For illustrative purposes, the binary input m is assumed to have the value of +2. At a time t=t1, the data decoder 310 generates the following control signals in phase 1 (when φ1 =1 and φ2 =0) of the conversion period: SIGN=0, SIGN=1, M0 =0, M1 =0 and M2 =1. The first, third, fourth, fifth, tenth, eleventh, thirteen, fourteen, fifteen and twentieth switch transistors 224, 222, 220, 215, 219, 254, 252, 250, 245, 249 are turned ON and the remaining switch transistors are turned OFF resulting in the circuit configuration analogous to the configuration of FIG. 4A. From the time period t=t1 to t2, the first and third capacitors 440, 450 sample the reference voltages VRP, VRN, respectively. At the time t=t3, which is the beginning of phase 2 (when φ1 =0 and φ2 =1) of the conversion period, the first, third, fourth, eleventh, thirteen and fourteen switch transistors 224, 222, 220, 254, 252, 250 are turned OFF and the second, seventh, twelfth and seventeen switch transistors 223, 221, 253, 251 are turned ON. The control signals remain the same as in phase 1, resulting in a circuit configuration analogous to the configuration of FIG. 4B. At a time t=t4, the output of the first and second op amps 420, 410 are as follows: ##EQU1## where: ##EQU2## VOS1 is the input offset voltage of the first op amp 420; VOS2 is the input offset voltage of the second op amp 410;
A1 is the gain of the first op amp 420; and
A2 is the gain of the second op amp 410.
Assuming A1 ≅A2 =A>>1 and VOs1 =VOS2 =VOS, then ##EQU3## Therefore: ##EQU4## Similarly: ##EQU5##
The waveforms of FIG. 5 and the equations above demonstrate that the five-level switched-capacitor DAC of the present invention provides a digital to analog conversion using only one clock cycle; the five-level switched-capacitor DAC is, therefore, well suited for use in high-speed data conversion applications.
Turning now to FIG. 6, illustrated is a graph 600 depicting the linearity performance of an exemplary five-level switched-capacitor DAC of the present invention. FIG. 6 includes a dashed straight line connecting two endpoints representing an ideal transfer function 610 of the five-level switched-capacitor DAC and another line representing the transfer function 620 of the exemplary five-level switched-capacitor DAC. The horizontal axis of graph 600 represents the digital input m and the vertical axis depicts the output of the five-level switched-capacitor DAC. For five levels (±2, ±1 and 0), the ideal step size ΔVideal is given as: ##EQU6## The ideal output voltages for inputs 2, 1, 0, -1, and -2 are: ##EQU7## The endpoint integral linearity error (ILE) for a given input value m is defined as: ##EQU8## where m=-2, -1, 0, 1, 2. ##EQU9## Assuming CS1 ≅CS2 ≅C, CI1 ≅CI2 ≅2C, VRP =VR and VRN =-(VR +ΔVR), therefore Δ2 =Δ-2 =Δ0 =0, and ##EQU10## The integral linearity error of the DAC is: ##EQU11## and the differential linearity error of the DAC is: ##EQU12##
As can be seen from the above, the ILE and the DLE of the five-level switched-capacitor DAC of the present invention are proportional to the reference voltage ratio error (ΔVR /VR) and the capacitor ratio error (ΔC/C). The reference voltage ratio error depends on the implementation of the reference voltage circuit (not shown). With the use of resistor matching topologies in the reference voltage circuit (e.g., resistor string), the reference voltage error may be substituted with the resistor mismatching or resistor ratio error (ΔR/R) and the linearity errors become: ##EQU13##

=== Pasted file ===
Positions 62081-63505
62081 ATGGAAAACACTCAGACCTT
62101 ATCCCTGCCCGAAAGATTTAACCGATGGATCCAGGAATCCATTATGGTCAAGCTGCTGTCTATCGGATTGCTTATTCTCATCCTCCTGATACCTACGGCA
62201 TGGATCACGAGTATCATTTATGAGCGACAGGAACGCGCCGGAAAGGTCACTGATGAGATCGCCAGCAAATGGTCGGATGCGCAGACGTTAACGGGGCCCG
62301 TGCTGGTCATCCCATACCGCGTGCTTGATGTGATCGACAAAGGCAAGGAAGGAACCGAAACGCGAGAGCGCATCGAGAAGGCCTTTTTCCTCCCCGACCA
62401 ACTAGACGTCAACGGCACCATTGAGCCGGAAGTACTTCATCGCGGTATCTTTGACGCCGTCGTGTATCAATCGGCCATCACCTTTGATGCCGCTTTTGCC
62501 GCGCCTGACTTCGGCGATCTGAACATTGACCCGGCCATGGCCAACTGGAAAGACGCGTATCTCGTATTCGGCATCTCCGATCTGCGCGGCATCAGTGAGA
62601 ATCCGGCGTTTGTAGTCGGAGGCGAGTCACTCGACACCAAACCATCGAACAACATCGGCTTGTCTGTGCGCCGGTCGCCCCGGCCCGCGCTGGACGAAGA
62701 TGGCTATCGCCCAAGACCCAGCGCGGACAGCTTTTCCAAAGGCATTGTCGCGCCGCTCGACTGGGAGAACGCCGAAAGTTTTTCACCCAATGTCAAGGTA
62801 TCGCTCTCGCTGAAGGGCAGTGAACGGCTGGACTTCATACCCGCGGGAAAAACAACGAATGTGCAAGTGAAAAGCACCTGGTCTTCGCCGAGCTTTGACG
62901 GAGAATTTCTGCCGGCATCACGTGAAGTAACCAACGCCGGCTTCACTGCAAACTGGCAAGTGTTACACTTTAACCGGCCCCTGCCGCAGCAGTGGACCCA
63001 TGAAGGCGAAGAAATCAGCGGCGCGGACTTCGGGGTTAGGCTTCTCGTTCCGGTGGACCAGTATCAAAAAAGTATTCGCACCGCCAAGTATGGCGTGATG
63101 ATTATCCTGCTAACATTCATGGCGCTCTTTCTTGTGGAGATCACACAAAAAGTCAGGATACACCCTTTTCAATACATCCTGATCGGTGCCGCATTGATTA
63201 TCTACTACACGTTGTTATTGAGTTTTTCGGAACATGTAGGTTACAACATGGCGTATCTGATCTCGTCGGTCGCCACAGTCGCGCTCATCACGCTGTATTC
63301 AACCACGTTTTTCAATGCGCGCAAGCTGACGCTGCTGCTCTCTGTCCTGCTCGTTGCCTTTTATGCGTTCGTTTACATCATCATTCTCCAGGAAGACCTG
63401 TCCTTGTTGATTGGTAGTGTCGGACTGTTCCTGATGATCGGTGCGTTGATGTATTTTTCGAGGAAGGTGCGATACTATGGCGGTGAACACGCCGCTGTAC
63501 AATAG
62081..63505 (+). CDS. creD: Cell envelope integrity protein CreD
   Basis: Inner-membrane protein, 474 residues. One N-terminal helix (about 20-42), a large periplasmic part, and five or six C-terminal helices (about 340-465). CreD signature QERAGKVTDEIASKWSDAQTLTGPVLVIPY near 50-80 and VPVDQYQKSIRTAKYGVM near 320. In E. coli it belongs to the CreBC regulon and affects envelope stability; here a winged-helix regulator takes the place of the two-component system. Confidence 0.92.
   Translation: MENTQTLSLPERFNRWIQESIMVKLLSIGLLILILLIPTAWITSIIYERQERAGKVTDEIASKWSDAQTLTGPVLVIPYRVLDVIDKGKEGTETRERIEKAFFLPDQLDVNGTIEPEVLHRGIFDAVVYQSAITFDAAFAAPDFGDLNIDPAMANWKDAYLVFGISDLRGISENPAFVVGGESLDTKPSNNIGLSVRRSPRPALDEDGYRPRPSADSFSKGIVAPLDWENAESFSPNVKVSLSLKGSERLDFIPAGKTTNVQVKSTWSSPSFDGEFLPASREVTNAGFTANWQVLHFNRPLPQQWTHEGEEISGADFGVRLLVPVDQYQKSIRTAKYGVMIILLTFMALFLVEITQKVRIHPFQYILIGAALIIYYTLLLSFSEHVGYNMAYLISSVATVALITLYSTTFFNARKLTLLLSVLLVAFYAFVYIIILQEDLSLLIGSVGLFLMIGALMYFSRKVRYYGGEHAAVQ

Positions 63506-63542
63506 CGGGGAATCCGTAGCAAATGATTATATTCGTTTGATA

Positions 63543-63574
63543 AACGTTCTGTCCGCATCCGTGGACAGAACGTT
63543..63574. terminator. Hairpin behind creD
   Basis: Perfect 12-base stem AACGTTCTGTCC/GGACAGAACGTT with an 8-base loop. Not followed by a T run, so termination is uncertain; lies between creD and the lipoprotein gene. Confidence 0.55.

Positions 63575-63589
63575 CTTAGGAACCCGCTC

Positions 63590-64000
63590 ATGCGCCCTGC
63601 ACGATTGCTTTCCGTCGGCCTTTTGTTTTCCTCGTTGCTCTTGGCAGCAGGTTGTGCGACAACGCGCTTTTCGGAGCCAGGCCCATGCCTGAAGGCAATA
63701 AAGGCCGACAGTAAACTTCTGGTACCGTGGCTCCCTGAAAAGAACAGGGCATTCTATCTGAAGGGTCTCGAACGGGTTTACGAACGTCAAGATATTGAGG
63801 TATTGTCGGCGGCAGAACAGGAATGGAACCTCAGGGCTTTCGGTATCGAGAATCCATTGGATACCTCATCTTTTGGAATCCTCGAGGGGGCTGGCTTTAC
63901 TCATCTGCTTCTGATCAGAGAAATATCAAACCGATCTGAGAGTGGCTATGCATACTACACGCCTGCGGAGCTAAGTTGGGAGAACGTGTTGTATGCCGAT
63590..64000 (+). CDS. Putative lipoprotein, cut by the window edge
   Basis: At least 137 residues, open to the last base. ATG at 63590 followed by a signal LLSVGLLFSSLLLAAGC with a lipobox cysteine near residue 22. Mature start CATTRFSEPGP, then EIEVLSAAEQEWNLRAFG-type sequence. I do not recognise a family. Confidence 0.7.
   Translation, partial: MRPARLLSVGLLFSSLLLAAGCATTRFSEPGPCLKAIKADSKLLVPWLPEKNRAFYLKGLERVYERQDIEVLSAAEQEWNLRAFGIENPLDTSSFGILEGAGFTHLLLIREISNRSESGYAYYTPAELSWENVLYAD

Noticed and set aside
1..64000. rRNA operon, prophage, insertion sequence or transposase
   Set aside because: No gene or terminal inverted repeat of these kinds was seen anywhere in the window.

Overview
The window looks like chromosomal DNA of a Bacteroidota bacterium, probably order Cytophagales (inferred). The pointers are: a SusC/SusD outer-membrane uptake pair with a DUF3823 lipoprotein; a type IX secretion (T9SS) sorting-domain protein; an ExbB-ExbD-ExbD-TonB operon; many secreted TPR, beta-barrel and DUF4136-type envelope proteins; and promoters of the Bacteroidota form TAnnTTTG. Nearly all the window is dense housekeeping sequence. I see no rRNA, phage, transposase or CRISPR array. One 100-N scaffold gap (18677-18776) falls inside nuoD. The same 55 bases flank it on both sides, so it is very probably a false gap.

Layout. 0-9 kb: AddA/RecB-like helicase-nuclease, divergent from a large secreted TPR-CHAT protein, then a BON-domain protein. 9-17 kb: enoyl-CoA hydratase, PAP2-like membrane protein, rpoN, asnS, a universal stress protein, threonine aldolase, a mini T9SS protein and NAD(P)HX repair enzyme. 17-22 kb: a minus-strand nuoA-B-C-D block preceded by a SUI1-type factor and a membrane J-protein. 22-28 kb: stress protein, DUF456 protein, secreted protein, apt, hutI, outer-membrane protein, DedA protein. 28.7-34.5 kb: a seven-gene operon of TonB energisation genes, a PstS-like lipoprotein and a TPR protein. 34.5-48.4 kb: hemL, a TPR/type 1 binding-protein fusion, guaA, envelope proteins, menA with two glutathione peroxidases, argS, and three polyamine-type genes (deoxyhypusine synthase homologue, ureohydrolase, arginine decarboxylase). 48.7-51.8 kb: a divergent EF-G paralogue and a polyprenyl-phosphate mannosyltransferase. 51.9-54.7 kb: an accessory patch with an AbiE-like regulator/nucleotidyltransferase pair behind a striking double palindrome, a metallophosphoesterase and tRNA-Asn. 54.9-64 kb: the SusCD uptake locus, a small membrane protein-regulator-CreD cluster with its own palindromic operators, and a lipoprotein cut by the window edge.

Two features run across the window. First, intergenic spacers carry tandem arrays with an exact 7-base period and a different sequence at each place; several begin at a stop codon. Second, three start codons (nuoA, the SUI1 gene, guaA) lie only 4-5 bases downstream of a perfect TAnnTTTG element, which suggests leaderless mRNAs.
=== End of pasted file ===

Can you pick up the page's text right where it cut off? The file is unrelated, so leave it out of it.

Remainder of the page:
The ΔILE and ΔDLE above illustrate that the conversion linearity of the five-level switched-capacitor DAC of the present invention only depends on the matching properties of the capacitors and the resistors used in the implementation of the DAC. As previously described, pairs of resistors and capacitors may be matched to within 0.1% and the linearity errors may be reduced to |ΔILE |≦1×10-7 and |ΔDLE|≦1×10-6 thereby resulting in a DAC providing >20-bit linearity with a conversion period of only one clock cycle.
While specific embodiments of a DAC and associated method of operation have heretofore been described, other embodiments including a data decoder and conversion circuit, or equivalents thereof, are well within the broad scope of the present invention.
Although the present invention and its advantages have been described in detail, those skilled in the art should understand that they can make various changes, substitutions and alterations herein without departing from the spirit and scope of the invention in its broadest form.
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|U.S. Classification||341/150, 341/143|
|International Classification||H03M1/66, H03M1/06|
|Cooperative Classification||H03M1/0682, H03M1/66|
|Apr 30, 1998||AS||Assignment|
Owner name: LUCENT TECHNOLOGIES INC., NEW JERSEY
Free format text: ASSIGNMENT OF ASSIGNORS INTEREST;ASSIGNORS:JU, PEICHENG;NAGARAJ, KRISHNASWANY;REEL/FRAME:009216/0421;SIGNING DATES FROM 19980311 TO 19980317
|Jan 28, 2004||REMI||Maintenance fee reminder mailed|
|Jun 28, 2004||LAPS||Lapse for failure to pay maintenance fees|
|Aug 24, 2004||FP||Expired due to failure to pay maintenance fee|
Effective date: 20040627